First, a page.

Referring now to FIGS. 2A-2C, an embodiment of the closeable male luer 10 of FIGS. 1A-1B is illustrated in greater detail. FIG. 2A is a side view of the outside of the luer connector 10. FIG. 2B is a cross-sectional view of the luer connector 10 in a closed position so that fluid is generally prevented from flowing through the luer connector 10. When the luer connector 10 is in the closed position, fluid can be significantly prevented by the valve member 20 from flowing through the luer connector 10. In general, the valve member 20 can be configured to prevent fluid under system pressures from flowing through the connector 20. FIG. 2B is a cross-sectional view of the luer connector 10, showing the valve member 20 in an open position. In the open position, the valve member 20 can be positioned so as to not significantly impede the flow of fluid through the luer connector 10.
As illustrated in FIG. 2A, some embodiments of the assembled luer connector 10 can comprise a housing 22, a port 24 positioned near the second end 14 of the luer connector 10, a luer tip 26 positioned near the first end 12 of the luer connector 10, a shroud 28 surrounding at least a portion of the luer tip 26, a diaphragm 30 supported within the housing 22, and the valve member 20 mentioned above also supported within the housing 22. In some embodiments, the diaphragm 30 can be formed from a generally fluid impervious, suitably resilient material and may be separately or integrally formed with the valve member 20. The diaphragm 30 can generally define an internal cavity 33.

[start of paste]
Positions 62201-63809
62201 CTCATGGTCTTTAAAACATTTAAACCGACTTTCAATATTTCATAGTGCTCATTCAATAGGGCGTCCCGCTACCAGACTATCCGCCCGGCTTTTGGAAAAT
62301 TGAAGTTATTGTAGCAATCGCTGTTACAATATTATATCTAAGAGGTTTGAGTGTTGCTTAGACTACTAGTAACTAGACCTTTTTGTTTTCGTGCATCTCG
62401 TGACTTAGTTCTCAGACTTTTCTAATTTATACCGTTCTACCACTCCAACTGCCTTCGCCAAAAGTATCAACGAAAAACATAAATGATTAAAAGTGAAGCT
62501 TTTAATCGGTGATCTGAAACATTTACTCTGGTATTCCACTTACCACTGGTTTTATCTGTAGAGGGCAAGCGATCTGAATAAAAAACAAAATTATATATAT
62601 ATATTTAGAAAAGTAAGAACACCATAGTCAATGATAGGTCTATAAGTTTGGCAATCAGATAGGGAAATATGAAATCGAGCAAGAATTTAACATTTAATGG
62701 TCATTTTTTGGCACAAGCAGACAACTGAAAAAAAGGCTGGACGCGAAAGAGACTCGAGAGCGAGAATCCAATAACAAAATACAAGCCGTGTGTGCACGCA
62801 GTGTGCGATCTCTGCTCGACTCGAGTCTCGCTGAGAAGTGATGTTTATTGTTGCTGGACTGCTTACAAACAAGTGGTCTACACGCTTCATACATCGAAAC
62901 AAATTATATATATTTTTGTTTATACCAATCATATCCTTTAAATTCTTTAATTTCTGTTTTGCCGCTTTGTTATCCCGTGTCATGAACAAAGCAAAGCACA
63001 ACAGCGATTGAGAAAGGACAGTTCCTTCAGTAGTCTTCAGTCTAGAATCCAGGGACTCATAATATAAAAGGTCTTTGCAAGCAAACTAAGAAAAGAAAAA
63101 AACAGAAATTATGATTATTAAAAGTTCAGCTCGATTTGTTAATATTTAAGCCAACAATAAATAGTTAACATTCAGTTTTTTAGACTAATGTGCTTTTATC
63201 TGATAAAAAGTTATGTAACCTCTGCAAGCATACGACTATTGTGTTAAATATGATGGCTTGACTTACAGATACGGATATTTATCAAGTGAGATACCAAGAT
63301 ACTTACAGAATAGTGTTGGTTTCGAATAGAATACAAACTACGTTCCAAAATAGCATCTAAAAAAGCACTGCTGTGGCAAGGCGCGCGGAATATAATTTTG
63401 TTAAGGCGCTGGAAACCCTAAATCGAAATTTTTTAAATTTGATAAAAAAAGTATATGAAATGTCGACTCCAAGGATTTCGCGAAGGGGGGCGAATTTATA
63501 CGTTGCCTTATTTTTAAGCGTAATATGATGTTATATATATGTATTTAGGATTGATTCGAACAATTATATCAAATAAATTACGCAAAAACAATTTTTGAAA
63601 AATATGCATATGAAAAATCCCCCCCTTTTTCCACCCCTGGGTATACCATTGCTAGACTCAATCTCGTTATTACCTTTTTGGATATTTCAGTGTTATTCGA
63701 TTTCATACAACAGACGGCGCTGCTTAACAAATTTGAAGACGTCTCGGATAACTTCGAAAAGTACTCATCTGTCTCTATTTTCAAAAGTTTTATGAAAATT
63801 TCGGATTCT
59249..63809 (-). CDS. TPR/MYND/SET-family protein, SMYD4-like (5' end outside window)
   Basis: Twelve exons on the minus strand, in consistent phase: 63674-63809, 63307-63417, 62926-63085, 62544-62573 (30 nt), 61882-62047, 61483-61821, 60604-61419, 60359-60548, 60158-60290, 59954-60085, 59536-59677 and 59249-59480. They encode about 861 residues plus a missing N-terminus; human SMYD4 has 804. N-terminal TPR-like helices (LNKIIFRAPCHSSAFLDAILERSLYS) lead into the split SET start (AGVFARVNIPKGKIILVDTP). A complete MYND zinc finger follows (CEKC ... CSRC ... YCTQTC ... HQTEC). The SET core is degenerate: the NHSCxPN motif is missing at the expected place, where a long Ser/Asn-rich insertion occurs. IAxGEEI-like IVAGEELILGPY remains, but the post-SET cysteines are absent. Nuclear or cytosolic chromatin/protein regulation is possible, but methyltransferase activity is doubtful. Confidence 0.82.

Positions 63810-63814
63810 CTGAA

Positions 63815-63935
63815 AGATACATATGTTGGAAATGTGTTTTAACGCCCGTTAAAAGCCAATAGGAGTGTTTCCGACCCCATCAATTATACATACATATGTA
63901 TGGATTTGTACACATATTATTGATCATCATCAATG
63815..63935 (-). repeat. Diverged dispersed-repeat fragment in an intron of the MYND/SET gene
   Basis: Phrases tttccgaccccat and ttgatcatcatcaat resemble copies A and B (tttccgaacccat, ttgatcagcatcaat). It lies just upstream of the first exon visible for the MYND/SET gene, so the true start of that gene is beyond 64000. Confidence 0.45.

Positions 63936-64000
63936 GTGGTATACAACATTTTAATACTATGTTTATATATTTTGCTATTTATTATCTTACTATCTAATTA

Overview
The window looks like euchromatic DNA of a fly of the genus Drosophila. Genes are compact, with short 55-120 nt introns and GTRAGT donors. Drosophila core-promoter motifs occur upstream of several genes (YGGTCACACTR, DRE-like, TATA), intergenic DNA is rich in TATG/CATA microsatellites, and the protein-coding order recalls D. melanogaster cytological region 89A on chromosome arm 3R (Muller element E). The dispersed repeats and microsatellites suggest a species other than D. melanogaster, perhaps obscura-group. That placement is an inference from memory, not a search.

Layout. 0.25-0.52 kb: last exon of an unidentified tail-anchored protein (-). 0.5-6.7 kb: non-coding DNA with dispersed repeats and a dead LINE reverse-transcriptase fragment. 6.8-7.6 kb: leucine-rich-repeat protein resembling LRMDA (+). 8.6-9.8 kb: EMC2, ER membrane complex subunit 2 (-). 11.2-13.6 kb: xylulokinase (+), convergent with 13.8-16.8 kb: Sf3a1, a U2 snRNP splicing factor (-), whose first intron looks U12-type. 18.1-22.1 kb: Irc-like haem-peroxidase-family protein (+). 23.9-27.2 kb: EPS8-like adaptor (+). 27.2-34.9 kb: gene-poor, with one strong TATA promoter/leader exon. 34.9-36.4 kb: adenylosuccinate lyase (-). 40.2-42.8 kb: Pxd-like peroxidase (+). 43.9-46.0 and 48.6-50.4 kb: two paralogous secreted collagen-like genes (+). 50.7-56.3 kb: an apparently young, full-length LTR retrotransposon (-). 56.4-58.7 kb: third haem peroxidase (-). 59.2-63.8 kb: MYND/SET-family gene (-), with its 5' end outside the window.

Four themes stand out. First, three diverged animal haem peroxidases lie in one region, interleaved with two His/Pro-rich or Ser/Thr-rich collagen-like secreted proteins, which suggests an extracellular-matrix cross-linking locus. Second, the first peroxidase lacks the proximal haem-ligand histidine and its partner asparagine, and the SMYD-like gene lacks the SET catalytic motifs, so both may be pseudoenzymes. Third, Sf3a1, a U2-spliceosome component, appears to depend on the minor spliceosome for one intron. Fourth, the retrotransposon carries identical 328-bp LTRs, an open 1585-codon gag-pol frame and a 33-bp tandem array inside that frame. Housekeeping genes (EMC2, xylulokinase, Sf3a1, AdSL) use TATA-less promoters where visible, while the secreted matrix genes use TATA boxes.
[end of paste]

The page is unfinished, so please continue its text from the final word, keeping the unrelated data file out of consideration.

In the illustrated embodiment, the valve member 20 can comprise a tube 32 projecting from a valve base 34 toward the first end 12 of the connector 10, and one or more valve arms or struts 36 can also project from and be supported by the valve base 34. In some embodiments, in an assembled configuration, the valve struts 36 can be positioned so as to be adjacent to the tip 26 along the sides of the tip 26. When the luer connector 10 is in the closed position, the outer surface of at least the distal portion 32 a of the valve tube 32 can be sealingly closed against the inner surface of at least the distal portion 26 a of the luer tip 26 such that fluid is generally prevented from flowing through the opening 38 formed in the distal end 26 a of the luer tip 26.
Generally, luer tip 26 corresponds to ANSI standards for medical connectors to facilitate use with various standard medical implements. In some embodiments, the diameters of the opening 38 in the distal tip portion 26 a of the luer tip 26 can be in the ranges of approximately 0.4 mm to approximately 1.8 mm, approximately 0.5 mm to approximately 1.5 mm, and approximately 0.5 to approximately 1.0 mm. Other diameters, either inside or outside the listed ranges can also be used. Additionally, as described above, the second end of the valve member 20 can be sized appropriately to occupy the space in the opening 38 of the distal end portion 26 a of the luer tip 26.